God then warns dear Joseph, to take the sweet family to Egypt. "To Egypt?" echoes Joseph, but he has already faced far more difficult things to believe and so to Egypt they go. All that "it might be fulfilled." Meanwhile, Herod, possessed with indignant, vengeful rage, decrees the horrific slaughter of the holy innocents : no child under two years old escapes Bethlehem and the surrounding towns alive. No doubt "the lamentations of Rachel weeping" are heard all the way to Egypt, Joseph pondering and worrying and keeping watch over his adopted, precious Son: each night never really sleeping soundly but listening for things that go bump in the night.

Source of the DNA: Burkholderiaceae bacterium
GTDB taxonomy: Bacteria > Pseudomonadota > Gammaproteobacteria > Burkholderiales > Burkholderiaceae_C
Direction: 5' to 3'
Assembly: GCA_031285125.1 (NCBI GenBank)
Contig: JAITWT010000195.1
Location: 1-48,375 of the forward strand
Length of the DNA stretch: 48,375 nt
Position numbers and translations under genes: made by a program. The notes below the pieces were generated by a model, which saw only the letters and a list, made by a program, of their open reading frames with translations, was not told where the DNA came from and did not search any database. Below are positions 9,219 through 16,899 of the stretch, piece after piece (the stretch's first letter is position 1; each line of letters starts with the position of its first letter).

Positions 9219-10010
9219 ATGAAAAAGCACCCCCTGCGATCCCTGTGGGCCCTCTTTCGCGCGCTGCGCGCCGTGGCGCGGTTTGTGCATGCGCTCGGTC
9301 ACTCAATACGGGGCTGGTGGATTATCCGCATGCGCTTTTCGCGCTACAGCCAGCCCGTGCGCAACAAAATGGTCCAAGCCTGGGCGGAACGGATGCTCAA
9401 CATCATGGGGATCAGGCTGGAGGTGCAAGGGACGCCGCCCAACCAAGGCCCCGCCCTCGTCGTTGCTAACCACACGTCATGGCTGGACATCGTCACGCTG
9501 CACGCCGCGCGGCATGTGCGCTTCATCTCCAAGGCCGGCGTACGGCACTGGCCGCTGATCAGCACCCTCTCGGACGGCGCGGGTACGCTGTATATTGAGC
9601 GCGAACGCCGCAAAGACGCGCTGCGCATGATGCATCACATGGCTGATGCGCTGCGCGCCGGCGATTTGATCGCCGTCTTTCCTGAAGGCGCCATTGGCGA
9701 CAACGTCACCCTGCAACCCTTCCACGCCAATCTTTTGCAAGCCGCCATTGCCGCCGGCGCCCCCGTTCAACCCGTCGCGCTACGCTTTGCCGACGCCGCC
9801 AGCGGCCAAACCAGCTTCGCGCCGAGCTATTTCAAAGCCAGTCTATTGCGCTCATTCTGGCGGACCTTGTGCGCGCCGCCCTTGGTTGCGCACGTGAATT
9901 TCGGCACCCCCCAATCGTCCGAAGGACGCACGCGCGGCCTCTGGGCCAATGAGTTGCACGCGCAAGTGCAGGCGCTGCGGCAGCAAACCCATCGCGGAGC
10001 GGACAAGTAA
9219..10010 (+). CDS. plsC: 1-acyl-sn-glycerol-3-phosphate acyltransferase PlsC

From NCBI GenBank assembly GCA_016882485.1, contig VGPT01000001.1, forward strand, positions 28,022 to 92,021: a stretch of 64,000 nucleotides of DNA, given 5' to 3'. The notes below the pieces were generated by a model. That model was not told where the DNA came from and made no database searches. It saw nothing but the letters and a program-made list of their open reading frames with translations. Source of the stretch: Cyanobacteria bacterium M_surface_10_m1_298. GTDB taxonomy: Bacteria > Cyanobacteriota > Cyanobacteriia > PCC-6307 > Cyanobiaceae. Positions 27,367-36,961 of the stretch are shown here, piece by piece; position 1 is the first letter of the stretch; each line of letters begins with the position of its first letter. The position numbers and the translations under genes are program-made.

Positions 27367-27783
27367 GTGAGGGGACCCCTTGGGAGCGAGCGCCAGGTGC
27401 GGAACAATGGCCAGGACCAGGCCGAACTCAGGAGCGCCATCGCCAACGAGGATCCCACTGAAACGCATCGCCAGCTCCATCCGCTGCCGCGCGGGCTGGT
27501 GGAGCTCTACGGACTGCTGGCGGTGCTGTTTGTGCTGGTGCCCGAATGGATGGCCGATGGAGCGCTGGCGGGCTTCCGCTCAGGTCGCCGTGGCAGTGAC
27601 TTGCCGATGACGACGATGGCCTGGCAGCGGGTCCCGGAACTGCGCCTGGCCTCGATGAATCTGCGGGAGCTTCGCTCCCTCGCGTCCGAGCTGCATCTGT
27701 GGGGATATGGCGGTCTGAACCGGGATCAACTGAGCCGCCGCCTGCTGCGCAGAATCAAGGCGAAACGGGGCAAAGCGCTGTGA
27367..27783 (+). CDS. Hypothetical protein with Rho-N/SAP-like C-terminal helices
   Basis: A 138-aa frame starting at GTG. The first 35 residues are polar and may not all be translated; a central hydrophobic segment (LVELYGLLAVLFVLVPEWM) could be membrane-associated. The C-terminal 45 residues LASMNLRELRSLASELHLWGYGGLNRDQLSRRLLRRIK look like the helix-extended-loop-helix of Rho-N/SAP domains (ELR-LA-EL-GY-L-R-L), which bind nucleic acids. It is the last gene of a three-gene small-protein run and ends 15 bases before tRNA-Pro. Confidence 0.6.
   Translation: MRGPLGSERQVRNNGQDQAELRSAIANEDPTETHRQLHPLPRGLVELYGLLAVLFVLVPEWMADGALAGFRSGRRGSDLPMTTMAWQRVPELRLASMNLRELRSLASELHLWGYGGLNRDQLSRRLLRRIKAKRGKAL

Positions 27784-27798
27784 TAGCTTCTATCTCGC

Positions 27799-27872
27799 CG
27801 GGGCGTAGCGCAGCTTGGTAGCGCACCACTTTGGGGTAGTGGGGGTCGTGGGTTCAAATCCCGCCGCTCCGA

Later, another dream comes, the angel of the Lord announcing the "all clear" to dear Joseph. "Return to Israel, for those who seek to kill the Child are dead." And now here is my point in all this: Joseph takes Mary and Jesus back to Israel "not withstanding" says the King James version. Joseph only half believes that God has gotten it straight. After all, Archelaus, Herod's son, was now king, and does the fruit fall any closer to the tree than that? Cruel and tyrannical; murderous and treacherous, Archelaus was not exactly safe. "Does the Good God have all the facts?" thinks Joseph. So just to be sure, just to be safe, Joseph heads not back to Bethlehem, where the only two year old boy would stick out like a sore thumb in the bereaved township, but into the backwoods of the Galilee. And who can blame him? In this we see that God is watching all the way, guiding Joseph as the leader of his dear family, and that even when God says it is safe, overcautious Joseph is obsessively diligent: no one shall hurt the boy on his watch! Dreams are dreams, and guidance from God a luxury mostly for the rabbis, but in the real world of carpenters, knives and swords are real dangers and death a real possibility. And thus unfolds the heavenly story come to earth and the fulfillment of scripture even because of Joseph's overkill. Matthew records all this and notes "so that the Scripture might be fulfilled, "Jesus comes to live in Nazareth for the prophet says, "He shall be a Nazarene."